When designing a belt drive system, the first step is to choose the most suitable belt for the application. But the pulleys also play an important role in the performance of the belt — especially in synchronous belt drive systems, where proper meshing of the belt teeth with the pulley grooves can affect everything from the amount of torque that can be transmitted to the belt’s rate of wear and potential failure modes.
Synchronous belt pulleys are typically designated by the number of grooves (analogous to the number of teeth on the belt), groove pitch (analogous to the belt tooth pitch), and pulley width.
The required tooth pitch (and, therefore, groove pitch) is determined during belt selection, based on the design torque and speed. Torque and speed are also the primary factors in determining belt width, and, therefore pulley width. (Recommended pulley width is typically slightly larger than the belt width and takes into account the space required for pulley flanges.) The number of pulley grooves is determined by the required speed ratio.
Dimensional information also includes the type and size of hub for attaching the pulley to the drive shaft. Common options for pulley mounting include taper lock bushings, split taper bushings, QD (quick disconnect) bushings, or plain bores with or without keyways.
Although pulley diameter isn’t explicitly specified during selection, it can be determined by the number of pulley grooves and their pitch, which are used to calculate the pitch diameter of the pulley. The pitch diameter is slightly larger than the outer diameter of the pulley and corresponds to the pitch line of the belt, which is the line formed by the belt’s tensile cord.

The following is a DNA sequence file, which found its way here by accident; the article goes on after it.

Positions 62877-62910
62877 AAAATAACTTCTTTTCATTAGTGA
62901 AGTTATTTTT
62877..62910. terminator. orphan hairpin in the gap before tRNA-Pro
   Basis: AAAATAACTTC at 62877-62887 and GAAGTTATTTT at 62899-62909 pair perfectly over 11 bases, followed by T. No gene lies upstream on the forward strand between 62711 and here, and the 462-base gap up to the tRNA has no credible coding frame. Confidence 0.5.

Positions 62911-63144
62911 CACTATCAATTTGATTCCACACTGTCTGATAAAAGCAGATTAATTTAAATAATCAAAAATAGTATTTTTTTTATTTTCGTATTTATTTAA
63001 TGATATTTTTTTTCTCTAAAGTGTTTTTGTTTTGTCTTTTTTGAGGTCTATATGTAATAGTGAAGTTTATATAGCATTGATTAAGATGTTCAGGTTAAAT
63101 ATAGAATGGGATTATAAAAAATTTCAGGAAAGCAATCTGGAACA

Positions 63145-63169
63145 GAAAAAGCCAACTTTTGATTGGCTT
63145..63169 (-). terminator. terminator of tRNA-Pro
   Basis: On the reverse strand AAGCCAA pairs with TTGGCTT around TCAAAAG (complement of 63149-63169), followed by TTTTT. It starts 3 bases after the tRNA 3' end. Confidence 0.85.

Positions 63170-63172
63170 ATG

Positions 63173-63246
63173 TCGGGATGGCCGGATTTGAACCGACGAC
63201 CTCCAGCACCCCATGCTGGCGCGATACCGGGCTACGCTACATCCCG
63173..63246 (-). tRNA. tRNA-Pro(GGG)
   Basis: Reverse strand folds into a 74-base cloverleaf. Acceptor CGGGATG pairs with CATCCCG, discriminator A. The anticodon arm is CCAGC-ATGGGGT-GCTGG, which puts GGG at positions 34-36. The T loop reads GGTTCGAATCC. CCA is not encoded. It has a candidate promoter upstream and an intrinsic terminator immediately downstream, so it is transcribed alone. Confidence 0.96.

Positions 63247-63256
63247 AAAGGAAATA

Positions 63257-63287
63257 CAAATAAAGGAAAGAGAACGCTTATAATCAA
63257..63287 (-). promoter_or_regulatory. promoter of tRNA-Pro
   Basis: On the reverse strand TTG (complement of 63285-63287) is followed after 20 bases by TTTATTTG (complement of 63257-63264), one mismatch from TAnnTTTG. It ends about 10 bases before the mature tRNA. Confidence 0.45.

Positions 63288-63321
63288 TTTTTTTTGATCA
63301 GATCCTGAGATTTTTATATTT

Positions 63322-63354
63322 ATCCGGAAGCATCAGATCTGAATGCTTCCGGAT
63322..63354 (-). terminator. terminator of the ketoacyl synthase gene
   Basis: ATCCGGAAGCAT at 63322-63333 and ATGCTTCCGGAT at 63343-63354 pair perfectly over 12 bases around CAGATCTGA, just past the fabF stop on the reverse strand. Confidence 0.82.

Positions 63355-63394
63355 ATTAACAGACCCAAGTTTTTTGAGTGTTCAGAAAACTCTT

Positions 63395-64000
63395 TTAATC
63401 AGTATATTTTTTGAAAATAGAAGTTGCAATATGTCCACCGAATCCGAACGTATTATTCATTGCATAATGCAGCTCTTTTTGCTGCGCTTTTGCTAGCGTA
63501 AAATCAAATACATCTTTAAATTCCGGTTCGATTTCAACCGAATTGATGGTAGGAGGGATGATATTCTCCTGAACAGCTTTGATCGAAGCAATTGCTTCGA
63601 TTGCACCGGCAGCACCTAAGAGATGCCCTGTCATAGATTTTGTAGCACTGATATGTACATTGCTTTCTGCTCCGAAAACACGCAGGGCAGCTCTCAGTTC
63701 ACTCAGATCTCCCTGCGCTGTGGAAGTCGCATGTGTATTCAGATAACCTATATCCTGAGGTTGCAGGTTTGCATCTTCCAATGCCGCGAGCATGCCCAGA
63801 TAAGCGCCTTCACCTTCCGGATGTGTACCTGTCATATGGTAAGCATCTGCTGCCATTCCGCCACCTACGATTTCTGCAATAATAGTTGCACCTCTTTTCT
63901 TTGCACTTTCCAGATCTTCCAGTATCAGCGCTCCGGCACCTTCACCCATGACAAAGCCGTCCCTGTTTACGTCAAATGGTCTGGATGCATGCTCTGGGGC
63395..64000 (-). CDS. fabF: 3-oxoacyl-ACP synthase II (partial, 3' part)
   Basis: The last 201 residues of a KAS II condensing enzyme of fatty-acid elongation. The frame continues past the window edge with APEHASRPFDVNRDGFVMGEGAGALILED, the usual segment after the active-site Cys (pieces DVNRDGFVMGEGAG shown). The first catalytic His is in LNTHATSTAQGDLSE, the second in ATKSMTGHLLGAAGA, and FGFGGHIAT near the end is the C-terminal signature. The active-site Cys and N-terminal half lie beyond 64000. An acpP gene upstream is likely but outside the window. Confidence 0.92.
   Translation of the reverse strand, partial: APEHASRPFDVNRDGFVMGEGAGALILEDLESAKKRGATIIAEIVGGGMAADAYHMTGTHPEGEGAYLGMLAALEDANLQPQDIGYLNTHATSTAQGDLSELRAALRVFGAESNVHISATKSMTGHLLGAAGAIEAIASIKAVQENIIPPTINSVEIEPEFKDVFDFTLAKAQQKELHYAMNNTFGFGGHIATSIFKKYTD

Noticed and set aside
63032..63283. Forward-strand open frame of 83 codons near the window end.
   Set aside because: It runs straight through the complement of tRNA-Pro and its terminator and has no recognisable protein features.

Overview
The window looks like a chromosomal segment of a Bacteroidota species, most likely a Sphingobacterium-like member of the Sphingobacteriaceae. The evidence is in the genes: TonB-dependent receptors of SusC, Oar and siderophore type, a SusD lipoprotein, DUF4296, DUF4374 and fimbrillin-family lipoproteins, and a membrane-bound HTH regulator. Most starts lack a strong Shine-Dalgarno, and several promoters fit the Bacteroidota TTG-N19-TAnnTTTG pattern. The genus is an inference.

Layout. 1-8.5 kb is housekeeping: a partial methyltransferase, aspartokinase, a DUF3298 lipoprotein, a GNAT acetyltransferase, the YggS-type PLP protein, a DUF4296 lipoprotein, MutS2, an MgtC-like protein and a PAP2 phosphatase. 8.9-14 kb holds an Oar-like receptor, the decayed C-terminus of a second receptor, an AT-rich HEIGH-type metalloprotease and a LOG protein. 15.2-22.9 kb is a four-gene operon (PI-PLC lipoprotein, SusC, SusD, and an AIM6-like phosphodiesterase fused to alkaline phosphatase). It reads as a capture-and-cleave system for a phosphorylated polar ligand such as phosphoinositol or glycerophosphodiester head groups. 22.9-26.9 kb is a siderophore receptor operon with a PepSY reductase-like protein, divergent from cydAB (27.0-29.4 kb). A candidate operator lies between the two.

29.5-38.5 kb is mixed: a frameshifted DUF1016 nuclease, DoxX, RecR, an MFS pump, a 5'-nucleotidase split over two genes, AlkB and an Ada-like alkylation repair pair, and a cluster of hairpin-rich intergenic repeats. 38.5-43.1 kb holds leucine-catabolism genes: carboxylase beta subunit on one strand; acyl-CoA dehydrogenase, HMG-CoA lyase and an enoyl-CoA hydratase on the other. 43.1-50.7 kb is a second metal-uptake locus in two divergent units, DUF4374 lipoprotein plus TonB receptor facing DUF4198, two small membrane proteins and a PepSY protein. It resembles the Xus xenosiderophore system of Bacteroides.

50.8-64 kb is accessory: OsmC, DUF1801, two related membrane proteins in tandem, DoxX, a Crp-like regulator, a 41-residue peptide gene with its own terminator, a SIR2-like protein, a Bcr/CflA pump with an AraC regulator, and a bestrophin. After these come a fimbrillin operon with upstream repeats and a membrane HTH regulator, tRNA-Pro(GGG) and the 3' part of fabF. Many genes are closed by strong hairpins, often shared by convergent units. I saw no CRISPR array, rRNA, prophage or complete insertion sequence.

pd = pulley pitch diameter (mm, in)
P = pulley groove pitch (also belt tooth pitch) (mm, in)
N = number of pulley grooves
Once the pitch diameter is calculated, the pulley’s outer diameter can be determined by finding the distance from the belt pitch line to the bottom of the tooth profile (a value specified by the belt manufacturer), and subtracting twice that distance from the pulley pitch diameter.
O.D. = pulley outer diameter (mm, in)
U = distance from belt pitch line to bottom of tooth profile (mm, in)
Some manufacturers offer pulleys in the form of bar stock, to be cut and machined by the user. While this can be an economical solution for prototyping small quantities, the accuracy of the pulley is critical to ensure proper belt tracking, speed ratio, and efficiency.
Acceptable pulley tolerances are specified by trade associations (such as the Mechanical Power Transmission Association, MPTA) and by the International Standards Organization (ISO). In some cases, major belt manufacturers also specify tolerances for specific tooth profiles.
Key manufacturing tolerances for synchronous belt pulleys include:
- pulley outer diameter
- eccentricity between pulley bore and pulley outer diameter
- parallelism between pulley bore and vertical faces of the pulley
- pitch accuracy of grooves
- parallelism between grooves and bore.
It’s important to note that pulleys may also need to undergo static or dynamic balancing after manufacturing.
Synchronous belt pulleys can be made from a wide range of materials, including aluminum, steel, cast iron, and various plastics. The material of the pulley determines its weight and inertia, and so affects the dynamic performance of the belt drive system. Material selection also influences the amount of noise generated by the system, with polycarbonate (thermoplastic polymer) pulleys generating more noise during operation than metal pulleys.
To prevent the belt from riding off the pulley, and to resist the lateral forces caused by the belt’s side-to-side motion, synchronous belt drives typically require flanged pulleys. In general, manufacturers recommend that synchronous belt systems include at least one pulley with flanges, although there are exceptions to these guidelines, as noted in this article on pulley flanges.
Filed Under: Linear Motion Tips